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Looking back, the agonies of making a life-changing decision have faded in my memory. Yet at the age of 19, excitement and anxiety ruled and every option seemed thrilling but fraught with danger. Choosing an undergraduate programme and university was a daunting task.
I feared making the wrong choice, having previously considered studying medicine. I had always travelled a lot and loved getting to know different people and cultures, so working closely with others and completing part of my studies abroad were important factors in my decision. As a result, I decided that management would be my subject and Università Bocconi, in Milan, the place. Ultimately it became clear that I had made the right choice; in fact, graduating from Bocconi not only gave me the opportunity to take part in an Erasmus student-exchange programme at the University of Birmingham in the UK, but also paved the way for applying to Cems for a pre-experience masters degree in international management.
Cems is an alliance of management schools and corporate partners that offers students a masters programme, partly taught at their home universities and partly at one of the associate universities abroad. The curriculum is not for the faint-hearted – it requires an internship abroad, language tests, skill seminars and a fully fledged business project involving one of the corporate partners.
When I applied to Cems, I had just finished a year in Turin working for the marketing and communications team at Abarth, the performance car division of Fiat. I loved my job, which made it hard to return to studying – plus admission to Cems was tough and the chance of rejection high. Moreover, I was concerned that taking the course would delay my entry into the job market, which could be perceived as a disadvantage for Italian business students. My friends and family pressed me to think of the long term and not give up on education.
I listened, and the day I was accepted at Cems I knew I had made the right decision. I would also get to study abroad for a term at the Richard Ivey School of Business in Ontario, Canada.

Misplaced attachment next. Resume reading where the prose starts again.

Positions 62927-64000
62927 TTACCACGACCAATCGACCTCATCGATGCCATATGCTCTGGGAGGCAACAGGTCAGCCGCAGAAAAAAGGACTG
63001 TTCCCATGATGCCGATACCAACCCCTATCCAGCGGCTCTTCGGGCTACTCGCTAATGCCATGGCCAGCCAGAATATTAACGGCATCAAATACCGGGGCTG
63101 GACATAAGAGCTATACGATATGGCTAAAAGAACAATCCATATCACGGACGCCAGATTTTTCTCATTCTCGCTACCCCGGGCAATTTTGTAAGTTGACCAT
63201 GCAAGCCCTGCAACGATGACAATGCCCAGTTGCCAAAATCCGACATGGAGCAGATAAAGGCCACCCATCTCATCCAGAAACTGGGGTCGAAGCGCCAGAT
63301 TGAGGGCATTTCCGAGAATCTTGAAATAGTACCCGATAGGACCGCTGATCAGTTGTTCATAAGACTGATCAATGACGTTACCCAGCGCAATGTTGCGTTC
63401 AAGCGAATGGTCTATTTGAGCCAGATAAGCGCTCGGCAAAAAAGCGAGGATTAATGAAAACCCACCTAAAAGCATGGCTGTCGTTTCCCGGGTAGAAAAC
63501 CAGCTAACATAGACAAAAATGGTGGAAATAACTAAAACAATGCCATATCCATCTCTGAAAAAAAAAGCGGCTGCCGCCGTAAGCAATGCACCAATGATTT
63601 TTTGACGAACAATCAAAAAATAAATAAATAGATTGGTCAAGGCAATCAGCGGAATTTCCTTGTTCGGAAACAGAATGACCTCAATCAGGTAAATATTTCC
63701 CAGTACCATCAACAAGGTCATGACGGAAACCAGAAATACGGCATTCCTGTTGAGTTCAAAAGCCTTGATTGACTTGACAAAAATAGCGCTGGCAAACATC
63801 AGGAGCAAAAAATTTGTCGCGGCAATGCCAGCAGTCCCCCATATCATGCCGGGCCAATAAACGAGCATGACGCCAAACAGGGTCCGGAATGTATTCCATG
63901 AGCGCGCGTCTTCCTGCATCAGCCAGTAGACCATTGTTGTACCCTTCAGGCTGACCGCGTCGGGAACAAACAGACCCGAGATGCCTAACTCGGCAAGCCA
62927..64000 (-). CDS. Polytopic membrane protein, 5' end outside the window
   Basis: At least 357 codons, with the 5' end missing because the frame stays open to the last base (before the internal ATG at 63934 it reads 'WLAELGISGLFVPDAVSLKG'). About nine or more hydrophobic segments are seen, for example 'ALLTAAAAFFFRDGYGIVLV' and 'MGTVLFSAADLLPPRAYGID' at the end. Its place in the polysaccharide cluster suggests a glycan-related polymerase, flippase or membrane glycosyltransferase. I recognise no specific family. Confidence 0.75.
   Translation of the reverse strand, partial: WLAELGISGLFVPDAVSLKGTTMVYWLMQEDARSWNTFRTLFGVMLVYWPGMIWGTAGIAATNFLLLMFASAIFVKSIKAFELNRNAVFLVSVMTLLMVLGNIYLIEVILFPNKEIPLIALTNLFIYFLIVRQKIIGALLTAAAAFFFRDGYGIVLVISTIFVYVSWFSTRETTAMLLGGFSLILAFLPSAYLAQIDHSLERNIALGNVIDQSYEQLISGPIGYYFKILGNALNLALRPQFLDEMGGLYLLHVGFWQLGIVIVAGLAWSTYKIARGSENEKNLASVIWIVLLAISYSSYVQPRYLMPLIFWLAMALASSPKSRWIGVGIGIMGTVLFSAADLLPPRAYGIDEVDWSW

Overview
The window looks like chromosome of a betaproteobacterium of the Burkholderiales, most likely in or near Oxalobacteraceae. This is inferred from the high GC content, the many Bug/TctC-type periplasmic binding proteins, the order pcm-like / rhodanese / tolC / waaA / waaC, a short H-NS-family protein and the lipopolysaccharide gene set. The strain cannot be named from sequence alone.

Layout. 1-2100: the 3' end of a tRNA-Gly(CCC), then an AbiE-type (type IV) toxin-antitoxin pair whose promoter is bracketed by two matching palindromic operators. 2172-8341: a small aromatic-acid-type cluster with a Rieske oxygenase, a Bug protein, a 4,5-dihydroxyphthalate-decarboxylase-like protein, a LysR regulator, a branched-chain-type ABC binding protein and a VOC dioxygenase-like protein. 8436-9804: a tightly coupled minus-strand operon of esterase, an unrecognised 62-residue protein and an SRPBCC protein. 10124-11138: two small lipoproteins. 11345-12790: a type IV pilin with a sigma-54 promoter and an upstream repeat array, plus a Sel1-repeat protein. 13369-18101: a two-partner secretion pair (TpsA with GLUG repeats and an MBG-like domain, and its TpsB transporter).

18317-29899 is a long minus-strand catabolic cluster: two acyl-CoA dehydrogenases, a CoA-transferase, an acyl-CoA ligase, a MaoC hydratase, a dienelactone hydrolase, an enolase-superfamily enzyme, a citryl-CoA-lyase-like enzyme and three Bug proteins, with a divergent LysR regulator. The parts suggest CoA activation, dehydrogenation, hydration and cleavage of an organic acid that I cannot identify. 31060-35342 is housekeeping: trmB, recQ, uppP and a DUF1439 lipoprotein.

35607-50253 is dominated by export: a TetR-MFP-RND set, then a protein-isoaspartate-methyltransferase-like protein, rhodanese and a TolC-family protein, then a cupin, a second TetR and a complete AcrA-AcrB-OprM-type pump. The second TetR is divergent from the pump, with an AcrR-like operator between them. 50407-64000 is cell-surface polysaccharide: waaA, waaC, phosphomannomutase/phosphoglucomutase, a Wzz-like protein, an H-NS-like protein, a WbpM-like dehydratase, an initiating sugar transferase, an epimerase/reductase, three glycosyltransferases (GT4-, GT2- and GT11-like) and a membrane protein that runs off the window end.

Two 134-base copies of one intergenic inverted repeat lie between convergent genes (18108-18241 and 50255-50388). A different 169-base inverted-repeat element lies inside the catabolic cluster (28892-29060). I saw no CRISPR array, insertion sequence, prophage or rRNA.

From that point on, enthusiasm became the watchword of my masters experience. It is what I saw in the other students, in the professors and in the people behind Cems. It was my weapon when facing challenges, helping to make them less frightening. Enthusiasm is what made fellow students return to the discussion when problems arose in a team. It guided me when I did not know what to do next; it was my cure for tiredness and discouragement.
If I have to single out one thing I have retained from my time there, I would say it is the experience of dealing with diverse people. Companies increasingly work in a global environment with multicultural teams, but sometimes they underestimate the challenges this poses. Part of the value of the course came from taking classes in cross-cultural management and putting what I learned into practice in assignments, exams and projects. I also benefited from the internship abroad.
There is no doubt that my time at Fiat before the Cems programme helped me get the most from my masters studies, and I wonder if gaining experience before the masters programme should be an admission requirement. Ultimately, though, I believe it was the exceptional quality of that work experience, rather than the experience itself, that made it so useful.
The value of my studies became clear after my term in Canada, when I moved to Paris to work for Aigle, a French clothing and footwear company. For the first time I was managing a project on my own and putting into practice much of what I had learned. It was a three-month internship, and I am sure I would not have finished the project in such a short time without my new skills.
I have now finished the course and will soon graduate. I am still not sure what I will end up doing. What has changed, however, is that I now have a better mindset to begin planning my career – and I know my enthusiasm is backed up by a new set of professional, academic and personal tools.